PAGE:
Antarctic fungus proteases generate bioactive peptides from caseinate

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Nascimento, Talita C.E.S.
Molino, João Vitor Dutra
Donado, Priscila R.S.
Montalvo, Gualberto S.A.
dos Santos, Wellington L.
Gomes, José Erick G. [UNESP]
Santos, João H.P.M.
da Silva, Roberto [UNESP]
Sette, Lara Durães [UNESP]
Pessoa Junior, Adalberto

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The extracellular serine protease produced by Acremonium sp. L1-4B isolated from the Antarctic continent, was purified and used for the proteolysis of bovine and caprine sodium caseinate. Protein hydrolysates were evaluated in vitro to determine their antioxidant and antihypertensive potential, and later characterized by mass spectrometry. Bovine and caprine hydrolysates produced over 24 h showed a higher content of copper chelation (25.8 and 31.2% respectively), also at this time the ABTS+• scavenging was 65.2% (bovine sample) and 67.5% (caprine sample), and bovine caseinate hydrolysate (8 h) exhibited higher iron chelation capacity (43.1%). Statistically (p < 0.05), caprine caseinate hydrolysates showed relatively higher antioxidant potential in this study. All hydrolysates showed antihypertensive potential; however peptides released from caprine caseinate after 8 h of hydrolysis were able to inhibit 75% of angiotensin-converting enzyme (ACE) activity. Nano-ESI-Q-TOF-MS/MS analysis prospected a total of 23 different peptide sequences in the bovine hydrolysate fraction, originated from the αS1- and β-casein chain, whilst in caprine hydrolysate, 31 sequences were detected, all from β-casein. The low molecular weight bovine and caprine hydrolysates obtained in this research have the potential to act in the prevention of disorders caused by oxidative reactions and in the regulation of blood pressure. These findings support the development of new functional food and nutraceutical formulations.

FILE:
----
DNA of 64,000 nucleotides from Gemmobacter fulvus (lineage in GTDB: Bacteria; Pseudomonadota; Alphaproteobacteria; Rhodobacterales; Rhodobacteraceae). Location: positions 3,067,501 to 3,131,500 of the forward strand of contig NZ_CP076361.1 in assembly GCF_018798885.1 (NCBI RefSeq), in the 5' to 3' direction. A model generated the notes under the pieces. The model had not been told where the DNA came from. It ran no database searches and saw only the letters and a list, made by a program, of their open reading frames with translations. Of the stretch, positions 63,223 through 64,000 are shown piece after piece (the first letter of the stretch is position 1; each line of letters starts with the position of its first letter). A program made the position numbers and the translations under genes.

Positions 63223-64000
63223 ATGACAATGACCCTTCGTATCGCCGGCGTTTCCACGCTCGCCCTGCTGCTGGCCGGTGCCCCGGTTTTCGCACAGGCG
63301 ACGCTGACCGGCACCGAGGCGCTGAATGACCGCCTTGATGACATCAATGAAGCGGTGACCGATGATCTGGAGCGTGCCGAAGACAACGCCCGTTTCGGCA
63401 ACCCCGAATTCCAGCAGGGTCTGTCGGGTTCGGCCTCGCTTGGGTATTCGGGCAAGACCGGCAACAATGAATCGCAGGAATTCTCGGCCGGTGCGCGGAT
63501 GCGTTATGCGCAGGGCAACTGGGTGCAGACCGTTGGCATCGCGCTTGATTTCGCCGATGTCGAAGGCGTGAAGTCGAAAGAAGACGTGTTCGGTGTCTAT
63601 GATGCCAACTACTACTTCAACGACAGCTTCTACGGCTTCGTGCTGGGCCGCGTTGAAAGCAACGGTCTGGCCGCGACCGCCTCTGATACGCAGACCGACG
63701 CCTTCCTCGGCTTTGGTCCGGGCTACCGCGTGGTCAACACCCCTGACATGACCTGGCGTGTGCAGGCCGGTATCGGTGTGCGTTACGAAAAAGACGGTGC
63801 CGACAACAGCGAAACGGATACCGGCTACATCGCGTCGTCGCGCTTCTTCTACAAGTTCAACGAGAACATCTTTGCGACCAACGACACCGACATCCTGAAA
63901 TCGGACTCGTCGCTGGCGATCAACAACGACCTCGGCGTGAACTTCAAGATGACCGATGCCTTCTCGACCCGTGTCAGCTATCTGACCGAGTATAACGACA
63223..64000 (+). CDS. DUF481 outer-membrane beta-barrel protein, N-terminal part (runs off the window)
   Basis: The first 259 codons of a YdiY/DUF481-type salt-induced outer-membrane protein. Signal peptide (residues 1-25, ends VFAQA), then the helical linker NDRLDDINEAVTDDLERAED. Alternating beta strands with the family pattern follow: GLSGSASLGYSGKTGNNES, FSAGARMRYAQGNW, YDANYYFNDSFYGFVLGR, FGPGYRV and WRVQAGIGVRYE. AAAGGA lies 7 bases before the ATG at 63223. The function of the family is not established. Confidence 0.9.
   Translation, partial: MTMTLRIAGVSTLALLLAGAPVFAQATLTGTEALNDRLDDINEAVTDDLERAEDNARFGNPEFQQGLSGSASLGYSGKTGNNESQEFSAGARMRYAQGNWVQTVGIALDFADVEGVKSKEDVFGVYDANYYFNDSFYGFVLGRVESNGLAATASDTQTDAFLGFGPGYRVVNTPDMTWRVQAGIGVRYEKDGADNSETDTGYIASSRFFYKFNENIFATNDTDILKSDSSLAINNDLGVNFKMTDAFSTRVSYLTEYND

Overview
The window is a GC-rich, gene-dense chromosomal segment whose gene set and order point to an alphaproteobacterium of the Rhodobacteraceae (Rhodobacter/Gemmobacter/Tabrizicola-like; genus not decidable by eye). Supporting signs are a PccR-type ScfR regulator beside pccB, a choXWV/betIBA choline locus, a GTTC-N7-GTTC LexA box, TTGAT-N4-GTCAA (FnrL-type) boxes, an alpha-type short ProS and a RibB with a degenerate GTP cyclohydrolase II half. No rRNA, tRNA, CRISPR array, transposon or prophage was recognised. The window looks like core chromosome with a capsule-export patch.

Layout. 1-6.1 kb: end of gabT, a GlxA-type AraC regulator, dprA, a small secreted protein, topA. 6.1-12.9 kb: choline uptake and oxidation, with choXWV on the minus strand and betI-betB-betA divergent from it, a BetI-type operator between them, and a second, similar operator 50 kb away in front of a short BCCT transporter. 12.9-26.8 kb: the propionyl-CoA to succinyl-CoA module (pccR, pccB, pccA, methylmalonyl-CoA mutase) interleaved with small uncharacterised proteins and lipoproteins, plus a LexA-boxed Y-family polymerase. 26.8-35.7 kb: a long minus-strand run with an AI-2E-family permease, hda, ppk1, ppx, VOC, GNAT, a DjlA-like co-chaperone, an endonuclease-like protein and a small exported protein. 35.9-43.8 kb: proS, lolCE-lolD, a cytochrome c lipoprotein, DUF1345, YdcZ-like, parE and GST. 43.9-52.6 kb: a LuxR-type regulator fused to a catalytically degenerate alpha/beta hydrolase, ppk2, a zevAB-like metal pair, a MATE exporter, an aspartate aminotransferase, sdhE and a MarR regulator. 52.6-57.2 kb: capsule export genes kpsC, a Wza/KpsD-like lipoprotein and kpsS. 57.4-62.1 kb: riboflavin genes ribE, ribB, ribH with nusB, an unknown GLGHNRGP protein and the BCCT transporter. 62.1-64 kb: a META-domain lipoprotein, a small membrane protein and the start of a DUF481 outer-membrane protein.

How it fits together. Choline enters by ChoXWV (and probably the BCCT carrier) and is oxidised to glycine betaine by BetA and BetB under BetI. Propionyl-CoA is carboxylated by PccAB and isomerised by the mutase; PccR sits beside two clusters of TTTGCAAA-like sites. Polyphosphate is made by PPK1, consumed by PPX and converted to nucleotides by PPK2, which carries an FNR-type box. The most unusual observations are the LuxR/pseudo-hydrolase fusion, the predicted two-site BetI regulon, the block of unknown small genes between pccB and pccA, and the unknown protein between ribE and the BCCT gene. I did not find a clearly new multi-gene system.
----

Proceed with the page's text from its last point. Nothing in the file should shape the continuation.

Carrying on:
Angiotensin-converting enzyme, Antarctic microorganism, Antioxidant peptides, Cow milk, Functional food, Goat milk, Hydrolysates

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Food Research International, v. 139.